Aid to Local Governments: In addition to these reforms, the executive budget provides $715 million to local governments in unrestricted operating aid, and an additional $79 million in grants to promote greater efficiency. The budget also reforms the early intervention program to reduce counties' administrative burdens and cut their costs by $99 million over five years, and reforms the preschool special education program to reduce costs for counties outside of New York City by $150 million over five years. The executive budget does not include any cuts to early intervention or preschool special education services.
The executive budget includes major reforms to the state's public education system that are aimed at bolstering student achievement and improving efficiency for the taxpayer.
Increase in School Aid: The budget includes a total increase of $805 million in school aid, including $250 million for performance grants linked to improved academic performance and management efficiency. High need school districts will receive 76 percent of the 2012-13 allocated increase and 69 percent of total school aid. The additional aid is linked to implementation of an enhanced teacher evaluation process.
Teacher Evaluation System: The governor announced that the State Education Department and school employee unions will have 30 days to agree on a new effective teacher evaluation system or the governor will propose an evaluation system in the 30-day budget amendments. Schools will be given one year to implement the system or risk forfeiting an increase in education aid in the 2012-13 and 2013-14 school budgets.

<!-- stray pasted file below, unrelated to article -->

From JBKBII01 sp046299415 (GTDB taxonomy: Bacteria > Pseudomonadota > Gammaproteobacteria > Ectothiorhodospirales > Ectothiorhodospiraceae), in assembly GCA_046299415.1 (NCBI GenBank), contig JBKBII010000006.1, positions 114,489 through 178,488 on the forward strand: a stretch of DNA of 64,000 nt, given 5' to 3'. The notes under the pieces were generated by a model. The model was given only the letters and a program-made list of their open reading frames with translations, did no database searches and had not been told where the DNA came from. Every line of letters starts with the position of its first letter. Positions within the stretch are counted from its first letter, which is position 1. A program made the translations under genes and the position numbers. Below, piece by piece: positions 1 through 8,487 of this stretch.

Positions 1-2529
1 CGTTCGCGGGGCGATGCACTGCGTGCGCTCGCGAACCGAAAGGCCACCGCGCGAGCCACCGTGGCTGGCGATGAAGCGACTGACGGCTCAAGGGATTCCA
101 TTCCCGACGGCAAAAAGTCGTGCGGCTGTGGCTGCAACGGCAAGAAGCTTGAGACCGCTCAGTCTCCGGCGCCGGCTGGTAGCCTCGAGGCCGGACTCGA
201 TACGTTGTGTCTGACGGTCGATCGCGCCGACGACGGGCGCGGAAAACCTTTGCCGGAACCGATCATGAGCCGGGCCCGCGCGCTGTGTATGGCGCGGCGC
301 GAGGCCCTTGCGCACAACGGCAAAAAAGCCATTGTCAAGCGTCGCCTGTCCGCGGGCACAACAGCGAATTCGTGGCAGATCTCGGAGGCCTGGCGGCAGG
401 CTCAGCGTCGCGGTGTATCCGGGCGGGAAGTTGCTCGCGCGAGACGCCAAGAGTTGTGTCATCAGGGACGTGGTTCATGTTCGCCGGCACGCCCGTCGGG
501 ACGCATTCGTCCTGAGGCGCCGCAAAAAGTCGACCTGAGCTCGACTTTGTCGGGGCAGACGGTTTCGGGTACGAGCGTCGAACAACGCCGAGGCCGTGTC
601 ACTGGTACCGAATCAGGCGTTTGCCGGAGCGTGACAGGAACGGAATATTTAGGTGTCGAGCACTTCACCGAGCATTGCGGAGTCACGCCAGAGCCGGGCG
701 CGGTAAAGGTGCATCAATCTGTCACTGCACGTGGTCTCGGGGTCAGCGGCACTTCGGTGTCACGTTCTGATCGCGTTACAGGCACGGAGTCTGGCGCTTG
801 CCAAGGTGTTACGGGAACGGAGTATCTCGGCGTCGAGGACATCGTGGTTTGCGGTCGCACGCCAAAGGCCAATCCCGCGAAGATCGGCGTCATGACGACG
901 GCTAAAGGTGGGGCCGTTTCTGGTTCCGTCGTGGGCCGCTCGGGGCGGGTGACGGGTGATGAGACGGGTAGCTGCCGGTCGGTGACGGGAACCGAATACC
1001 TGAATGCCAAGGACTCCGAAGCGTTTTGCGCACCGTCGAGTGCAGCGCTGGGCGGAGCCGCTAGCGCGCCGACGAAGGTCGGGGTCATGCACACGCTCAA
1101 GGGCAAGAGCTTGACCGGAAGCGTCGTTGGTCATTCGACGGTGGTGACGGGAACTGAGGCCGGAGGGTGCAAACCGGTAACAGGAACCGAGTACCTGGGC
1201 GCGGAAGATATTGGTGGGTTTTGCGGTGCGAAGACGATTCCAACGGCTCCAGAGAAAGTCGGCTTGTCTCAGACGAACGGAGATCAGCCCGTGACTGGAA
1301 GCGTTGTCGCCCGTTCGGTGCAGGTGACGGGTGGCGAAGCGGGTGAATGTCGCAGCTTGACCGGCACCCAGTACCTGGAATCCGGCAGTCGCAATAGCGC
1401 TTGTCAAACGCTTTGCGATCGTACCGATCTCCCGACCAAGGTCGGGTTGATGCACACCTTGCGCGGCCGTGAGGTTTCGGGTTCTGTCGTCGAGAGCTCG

Environment and Energy: This year's executive budget maintains services at current levels for parks, environment and agricultural programs, and makes capital investments to strengthen infrastructure and improve energy management. The executive budget continues to support critical programs, including the Environmental Protection Fund, which will be maintained at $134 million, the same level as in 2011-12. As part of the New York Works program to accelerate capital infrastructure projects statewide, the budget includes $102 million in new funding for DEC to advance flood control, coastal erosion and critical dam safety projects, and $94 million for the large backlog of capital rehabilitation and improvement needs in 48 state parks and historic sites as well as the ski facilities operated by the Olympic Regional Development Authority.
Health Care: The executive budget reflects the continuation of the Medicaid spending cap enacted in 2011-12 and recommends a 4 percent funding increase consistent with its provisions. To achieve savings needed to address the state's budget gap, the budget recommends $19.2 million in reductions to public health and aging programs, including $3.5 million in savings from administrative efficiencies.
Higher Education: Consistent with the provisions in the NYSUNY 2020 Challenge Grant Program, the executive budget maintains general fund operating support for SUNY and CUNY colleges at prior-year levels. The executive budget also accommodates authorized 2012-13 tuition increases by providing $113.2 million in additional spending authority for SUNY and $66.6 million for CUNY. The executive budget maintains base operating aid funding for community colleges at 2011-12 levels of $2,122 per full-time equivalent student.